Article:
Building on a history-making start
CSU has a longstanding tradition of focus on diversity, from having a woman in its first graduating class to PROJECT GO, which created what has become the University’s cultural and resource centers.
CSU's first graduating class in 1884 included Libbie Coy, a college instructor and pillar of the community. Today, diversity remains a top priority for the University.
Today, CSU Homecoming highlights the University's PACESETTERS. But royalty of the past included Trudi Morrison as CSU's first Black Homecoming Queen (Joe Rogers, who later became Deputy Governor for Colorado, was the first Black Homecoming King in the 1980s).
Kerr, a former CSU athlete, led protests that led to creation of Project GO, Black Student Services and El Centro. The office gained visibility beyond CSU and Fort Collins under Kerr's leadership.
In 1964, PROJECT GO aimed to help diverse and low-income students by providing academic support and financial aid to encourage them to pursue higher education.
CSU establishes the Office of Women's Relations to address women's concerns and provide a contemporary office in response to the Women's Liberation Movement and restructuring of Student Personnel Services.
ADA compliance mandates equal access and opportunities for people with disabilities, including accessible facilities and communications, by employers and businesses.
The Student Relations Department became responsible for ensuring compliance with the University's federal obligations for student needs under Section 504.
The NACC office was established in 1979 with a mission is to ensure a successful educational experience for students by providing support and services for students at CSU.
PROJECT GO became Group Advocacy Program with 5 offices: El Centro/Chicano Student Services, Black Student Services, Native American Student Services, Disabled Students Programs & Women’s Programs.
Following Abel Amaya's term as the Acting Director of Project GO's Chicano Student Services Program, Lawrence J. Estrada served as the director from its establishment in 1979 to 1989.
Resources for Disabled Students became a separate department with a director, staff assistant, and student staff. At the time, 178 students self-identified as having a disability.
During her tenure, new student organizations were added and existing ones revamped (e.g., Black Cable Television, Black Business Scholars Assoc., Big Brother/Sister, Black Campus Ministries, Black Alumni Network).
SAAS is established in response to a survey expressing the desire of CSU Asian Pacific American (APA) students to learn more about their Asian heritage and connect with other APA university members.
B/AACC's longest-serving director fostered partnerships with University departments, Athletics, admissions, the President’s office, other Universities & corporations. She is currently CSU's VP for Student Affairs.
Women's Interdisciplinary Studies Program joins the Office, becoming Women's Program and Studies with a cooperative agreement with Arts, Humanities and Social Sciences for enhanced visibility and support.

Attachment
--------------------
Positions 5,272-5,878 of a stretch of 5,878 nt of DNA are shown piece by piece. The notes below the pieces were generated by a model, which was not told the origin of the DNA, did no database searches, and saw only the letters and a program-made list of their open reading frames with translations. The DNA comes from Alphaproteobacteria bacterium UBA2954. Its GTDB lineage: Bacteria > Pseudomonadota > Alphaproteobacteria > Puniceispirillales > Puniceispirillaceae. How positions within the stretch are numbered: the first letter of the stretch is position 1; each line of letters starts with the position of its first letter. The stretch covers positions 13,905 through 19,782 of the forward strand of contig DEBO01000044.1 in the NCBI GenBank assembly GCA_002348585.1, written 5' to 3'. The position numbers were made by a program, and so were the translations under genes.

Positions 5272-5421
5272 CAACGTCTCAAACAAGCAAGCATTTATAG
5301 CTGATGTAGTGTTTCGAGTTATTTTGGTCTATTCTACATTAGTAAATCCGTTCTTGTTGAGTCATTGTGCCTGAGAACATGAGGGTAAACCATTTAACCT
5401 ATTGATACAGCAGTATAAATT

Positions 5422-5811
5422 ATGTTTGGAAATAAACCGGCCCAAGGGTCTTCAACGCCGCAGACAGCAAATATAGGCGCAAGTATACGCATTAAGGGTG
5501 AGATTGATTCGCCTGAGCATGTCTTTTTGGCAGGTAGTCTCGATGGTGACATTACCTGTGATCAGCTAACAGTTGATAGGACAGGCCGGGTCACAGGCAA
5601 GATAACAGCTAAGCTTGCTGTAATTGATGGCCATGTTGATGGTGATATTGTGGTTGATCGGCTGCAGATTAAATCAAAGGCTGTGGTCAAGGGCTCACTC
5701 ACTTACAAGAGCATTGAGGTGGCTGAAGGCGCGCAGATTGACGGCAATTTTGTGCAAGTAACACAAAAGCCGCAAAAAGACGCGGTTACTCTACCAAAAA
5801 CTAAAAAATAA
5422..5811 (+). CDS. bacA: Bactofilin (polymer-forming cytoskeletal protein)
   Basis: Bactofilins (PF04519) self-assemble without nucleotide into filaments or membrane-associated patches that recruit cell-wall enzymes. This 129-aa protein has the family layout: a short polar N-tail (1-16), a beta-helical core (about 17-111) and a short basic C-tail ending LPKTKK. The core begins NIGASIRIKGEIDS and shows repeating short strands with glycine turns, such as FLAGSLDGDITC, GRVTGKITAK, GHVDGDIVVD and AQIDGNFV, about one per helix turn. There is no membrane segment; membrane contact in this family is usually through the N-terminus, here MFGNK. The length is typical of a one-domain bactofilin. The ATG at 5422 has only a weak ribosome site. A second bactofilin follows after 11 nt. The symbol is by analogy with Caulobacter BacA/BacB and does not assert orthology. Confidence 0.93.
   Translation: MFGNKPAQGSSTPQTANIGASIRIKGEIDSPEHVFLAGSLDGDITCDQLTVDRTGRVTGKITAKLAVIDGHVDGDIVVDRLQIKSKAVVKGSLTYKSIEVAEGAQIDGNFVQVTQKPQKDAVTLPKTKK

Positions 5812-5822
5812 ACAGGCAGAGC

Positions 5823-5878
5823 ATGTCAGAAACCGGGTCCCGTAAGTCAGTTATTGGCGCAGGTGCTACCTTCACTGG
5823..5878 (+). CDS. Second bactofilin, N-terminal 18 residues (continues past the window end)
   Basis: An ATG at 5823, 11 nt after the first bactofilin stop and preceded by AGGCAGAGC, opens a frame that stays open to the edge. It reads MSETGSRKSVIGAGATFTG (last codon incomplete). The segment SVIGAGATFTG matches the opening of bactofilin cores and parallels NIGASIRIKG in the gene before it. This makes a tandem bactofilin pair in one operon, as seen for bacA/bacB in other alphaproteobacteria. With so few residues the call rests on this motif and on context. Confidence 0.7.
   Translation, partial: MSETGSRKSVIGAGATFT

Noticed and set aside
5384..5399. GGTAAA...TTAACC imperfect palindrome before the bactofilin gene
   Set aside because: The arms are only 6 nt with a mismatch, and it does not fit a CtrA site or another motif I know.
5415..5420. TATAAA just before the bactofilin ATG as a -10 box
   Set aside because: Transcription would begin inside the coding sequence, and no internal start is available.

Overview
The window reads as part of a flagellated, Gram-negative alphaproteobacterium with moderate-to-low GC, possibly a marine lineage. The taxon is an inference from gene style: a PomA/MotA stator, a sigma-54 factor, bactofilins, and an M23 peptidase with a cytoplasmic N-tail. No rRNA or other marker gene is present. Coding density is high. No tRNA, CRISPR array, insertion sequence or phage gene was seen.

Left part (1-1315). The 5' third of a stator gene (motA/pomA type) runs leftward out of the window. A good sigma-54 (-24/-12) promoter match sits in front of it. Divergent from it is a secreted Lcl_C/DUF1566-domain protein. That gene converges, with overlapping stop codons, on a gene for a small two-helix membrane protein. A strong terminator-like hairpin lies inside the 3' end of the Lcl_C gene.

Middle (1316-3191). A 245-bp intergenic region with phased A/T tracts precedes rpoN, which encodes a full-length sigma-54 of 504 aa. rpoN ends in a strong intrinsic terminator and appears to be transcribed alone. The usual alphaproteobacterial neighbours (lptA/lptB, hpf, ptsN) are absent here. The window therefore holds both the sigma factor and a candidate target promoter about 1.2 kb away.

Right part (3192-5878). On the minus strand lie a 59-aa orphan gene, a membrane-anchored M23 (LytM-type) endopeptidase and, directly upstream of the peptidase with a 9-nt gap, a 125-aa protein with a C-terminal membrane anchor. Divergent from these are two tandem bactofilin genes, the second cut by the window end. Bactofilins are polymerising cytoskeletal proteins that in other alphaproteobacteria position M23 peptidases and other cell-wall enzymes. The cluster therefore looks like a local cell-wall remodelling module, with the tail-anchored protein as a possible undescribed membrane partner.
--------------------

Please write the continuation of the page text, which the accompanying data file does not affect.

Nurturing students every day
So many topics make up the overarching theme of diversity – from employee perceptions and campus climate, to DEI trainings, educating on the value of pronouns and more. At the heart of it all? Our Students.
Asian Pacific American Cultural Center (APACC)
APACC creates a welcoming environment and safe space for students of all backgrounds and runs educational and volunteer programs to spread awareness of Asian American Pacific Islander culture.
Black/African American Cultural Center (B/AACC)
B/AACC commits to advocating and empowering students to live their individual truths while fighting anti-blackness in today’s society. Our message to students is clear: #WeGotYourB/AACC
El Centro centers on supporting experiences of the Latinx/e diaspora through an energetic, welcoming and inclusive environment that supports personal, social, academic and cultural needs.
Native American Cultural Center (nacc)
NACC helps create successful educational experiences by providing a full spectrum of support, resources and community outreach rooted in traditions and cultures of Native American peoples.
Pride Resource CENTER (PRIDE)
The Pride Resource Center provides programs and services to support retention of LGBTQ+ students and works to ensure they THRIVE.
STUDENT DISABILITY CENTER (SDC)
SDC provides support for students with permanent or temporary disabilities. This can encompass physical disabilities, chronic illness/health conditions, mental health conditions, learning disabilities and other temporary disabilities.
WOMEN AND GENDER ADVOCACY CENTER (WGAC)
WGAC offers confidential crisis intervention, emotional support and information on resources for survivors of sexual assault, relationship violence and stalking. We also support secondary survivors like partners, friends and family.